The three months tenure extension of the Inspector General of Police (IGP) Mohammed Adamu after his retirement date has raised the question on whether President Muhammadu Buhari could differentiate between constitutional democracy and military regime.
Buhari seems to have adopted the 1999 Constitution, as amended, and other extant laws, as the remnants of the decrees under the military regime headed by him between 1983-1985 where laws were unilaterally promulgated, retroactively rescinded and selectively executed.
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An old dog can’t easily be taught a new trick. He could also be helpless to get over the illusion of the unlimited powers he enjoyed during his 1983 iron fist regime due to old age. Unfortunately, his cabinet is not helping matters.
Mohammed Adamu, a well-trained police officer could have prevented the current constitutional crisis. If he had demonstrated utmost willingness to retire within the stipulated legal confine, he would have facilitated a standby successor alongside the Police Service Commission and the presidency a couple of months ago.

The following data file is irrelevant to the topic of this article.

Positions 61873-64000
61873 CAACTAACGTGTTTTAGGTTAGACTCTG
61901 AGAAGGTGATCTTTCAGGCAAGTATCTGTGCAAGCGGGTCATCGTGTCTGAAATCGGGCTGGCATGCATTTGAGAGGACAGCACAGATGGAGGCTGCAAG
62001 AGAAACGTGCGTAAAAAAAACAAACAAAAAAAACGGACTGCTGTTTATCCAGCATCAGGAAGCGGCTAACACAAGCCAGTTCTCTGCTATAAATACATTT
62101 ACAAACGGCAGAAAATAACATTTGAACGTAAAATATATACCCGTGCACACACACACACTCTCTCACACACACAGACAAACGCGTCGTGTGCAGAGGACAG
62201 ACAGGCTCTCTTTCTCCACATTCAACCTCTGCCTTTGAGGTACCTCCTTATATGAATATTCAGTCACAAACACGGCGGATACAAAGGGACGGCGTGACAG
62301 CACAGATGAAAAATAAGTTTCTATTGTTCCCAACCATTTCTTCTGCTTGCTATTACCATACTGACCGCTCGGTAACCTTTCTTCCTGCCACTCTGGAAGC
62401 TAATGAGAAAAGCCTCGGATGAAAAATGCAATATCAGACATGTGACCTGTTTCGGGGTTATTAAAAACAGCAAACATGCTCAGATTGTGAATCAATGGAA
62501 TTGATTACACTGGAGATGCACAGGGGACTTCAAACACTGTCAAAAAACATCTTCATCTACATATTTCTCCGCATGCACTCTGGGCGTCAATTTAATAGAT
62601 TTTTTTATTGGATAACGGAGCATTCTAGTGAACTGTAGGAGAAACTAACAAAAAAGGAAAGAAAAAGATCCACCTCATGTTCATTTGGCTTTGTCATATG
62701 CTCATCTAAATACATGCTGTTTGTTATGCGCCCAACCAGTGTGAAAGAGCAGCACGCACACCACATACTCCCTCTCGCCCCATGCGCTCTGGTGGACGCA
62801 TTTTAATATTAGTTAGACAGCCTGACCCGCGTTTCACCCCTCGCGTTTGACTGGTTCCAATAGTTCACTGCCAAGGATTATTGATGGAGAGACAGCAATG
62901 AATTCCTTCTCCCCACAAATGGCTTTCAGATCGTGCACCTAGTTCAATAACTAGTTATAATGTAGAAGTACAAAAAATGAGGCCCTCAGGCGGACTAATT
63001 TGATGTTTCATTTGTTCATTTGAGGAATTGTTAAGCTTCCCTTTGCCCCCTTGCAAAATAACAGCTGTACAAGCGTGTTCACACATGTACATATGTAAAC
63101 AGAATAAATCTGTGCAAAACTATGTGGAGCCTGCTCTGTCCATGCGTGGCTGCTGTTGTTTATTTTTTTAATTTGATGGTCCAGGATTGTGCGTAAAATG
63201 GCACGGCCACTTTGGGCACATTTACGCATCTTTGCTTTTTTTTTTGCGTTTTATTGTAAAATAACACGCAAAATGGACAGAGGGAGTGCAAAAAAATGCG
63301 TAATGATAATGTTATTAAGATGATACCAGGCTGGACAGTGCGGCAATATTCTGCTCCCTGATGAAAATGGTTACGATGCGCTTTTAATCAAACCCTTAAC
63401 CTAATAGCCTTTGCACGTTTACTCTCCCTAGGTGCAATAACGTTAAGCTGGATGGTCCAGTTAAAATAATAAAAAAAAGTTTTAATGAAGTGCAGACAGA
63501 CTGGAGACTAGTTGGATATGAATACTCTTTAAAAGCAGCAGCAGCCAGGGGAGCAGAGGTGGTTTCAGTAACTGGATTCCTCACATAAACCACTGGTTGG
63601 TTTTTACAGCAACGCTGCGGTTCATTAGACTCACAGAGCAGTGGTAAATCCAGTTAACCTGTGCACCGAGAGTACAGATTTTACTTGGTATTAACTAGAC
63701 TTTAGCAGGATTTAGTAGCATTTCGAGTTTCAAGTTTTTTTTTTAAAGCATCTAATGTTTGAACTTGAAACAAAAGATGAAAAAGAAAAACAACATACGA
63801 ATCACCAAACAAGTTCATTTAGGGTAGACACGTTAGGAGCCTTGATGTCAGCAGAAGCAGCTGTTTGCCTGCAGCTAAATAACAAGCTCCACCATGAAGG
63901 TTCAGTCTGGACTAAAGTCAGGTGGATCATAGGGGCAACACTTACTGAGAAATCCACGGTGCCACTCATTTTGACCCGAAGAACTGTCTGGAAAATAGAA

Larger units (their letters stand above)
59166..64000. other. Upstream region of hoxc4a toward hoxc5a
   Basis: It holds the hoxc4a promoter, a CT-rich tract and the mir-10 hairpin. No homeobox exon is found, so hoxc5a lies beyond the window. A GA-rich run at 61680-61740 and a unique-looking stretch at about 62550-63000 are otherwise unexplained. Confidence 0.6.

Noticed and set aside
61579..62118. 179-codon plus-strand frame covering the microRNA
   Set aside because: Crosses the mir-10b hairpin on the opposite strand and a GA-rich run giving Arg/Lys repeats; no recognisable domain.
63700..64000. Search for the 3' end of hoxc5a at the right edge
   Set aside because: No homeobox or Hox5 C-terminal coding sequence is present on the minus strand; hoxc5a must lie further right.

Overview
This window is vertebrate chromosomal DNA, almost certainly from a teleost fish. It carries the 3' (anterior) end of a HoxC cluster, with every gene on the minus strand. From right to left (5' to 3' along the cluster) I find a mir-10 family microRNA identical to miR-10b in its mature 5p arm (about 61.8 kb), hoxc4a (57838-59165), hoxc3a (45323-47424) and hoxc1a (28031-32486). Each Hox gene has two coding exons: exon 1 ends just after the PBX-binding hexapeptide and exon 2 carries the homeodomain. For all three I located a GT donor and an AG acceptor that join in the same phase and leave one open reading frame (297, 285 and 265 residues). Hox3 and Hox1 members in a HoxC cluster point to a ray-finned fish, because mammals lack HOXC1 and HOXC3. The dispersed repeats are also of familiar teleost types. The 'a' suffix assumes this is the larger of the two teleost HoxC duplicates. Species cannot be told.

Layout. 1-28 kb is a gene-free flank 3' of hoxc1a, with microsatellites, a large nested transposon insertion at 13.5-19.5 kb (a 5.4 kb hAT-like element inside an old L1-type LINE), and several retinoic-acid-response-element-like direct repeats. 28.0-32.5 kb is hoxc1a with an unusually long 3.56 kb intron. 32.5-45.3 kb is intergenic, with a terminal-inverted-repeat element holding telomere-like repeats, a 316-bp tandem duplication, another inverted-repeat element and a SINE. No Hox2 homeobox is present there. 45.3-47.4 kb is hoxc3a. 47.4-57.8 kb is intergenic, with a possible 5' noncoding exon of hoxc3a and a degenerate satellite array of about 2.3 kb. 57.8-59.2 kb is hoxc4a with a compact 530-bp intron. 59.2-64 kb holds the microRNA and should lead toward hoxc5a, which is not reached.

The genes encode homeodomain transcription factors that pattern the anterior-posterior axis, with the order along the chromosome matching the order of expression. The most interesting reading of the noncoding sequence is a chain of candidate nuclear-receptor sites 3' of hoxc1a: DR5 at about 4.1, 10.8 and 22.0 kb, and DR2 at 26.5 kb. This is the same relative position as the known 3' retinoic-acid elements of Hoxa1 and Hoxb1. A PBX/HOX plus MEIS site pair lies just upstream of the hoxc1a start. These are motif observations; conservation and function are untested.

The extension of the IGP’s tenure on the ground of allowing for a proper selection of a successor has clearly indicated that Buhari doesn’t take cognizance of the rule of law.
Adamu is currently not a serving member of the Nigeria Police Force he presides over, which is a breach against the provisions in Section 215(1)(a) of the 1999 Constitution and Section 7(3) of the Police Act.
Power is transient. The subjugation of Nigeria’s democratic institution under any guise would create a vacuum for unimaginable tyranny to any individuals. Adamu ought to have known better with his academic and professional credentials. The Muhammadu Buhari-led administration would continue to commit constitutional aberrations until the intellectuals in his cabinet begin to act selflessly, progressively and lawfully.
Binzak Azeez writes from Obafemi Awolowo University, Ile Ife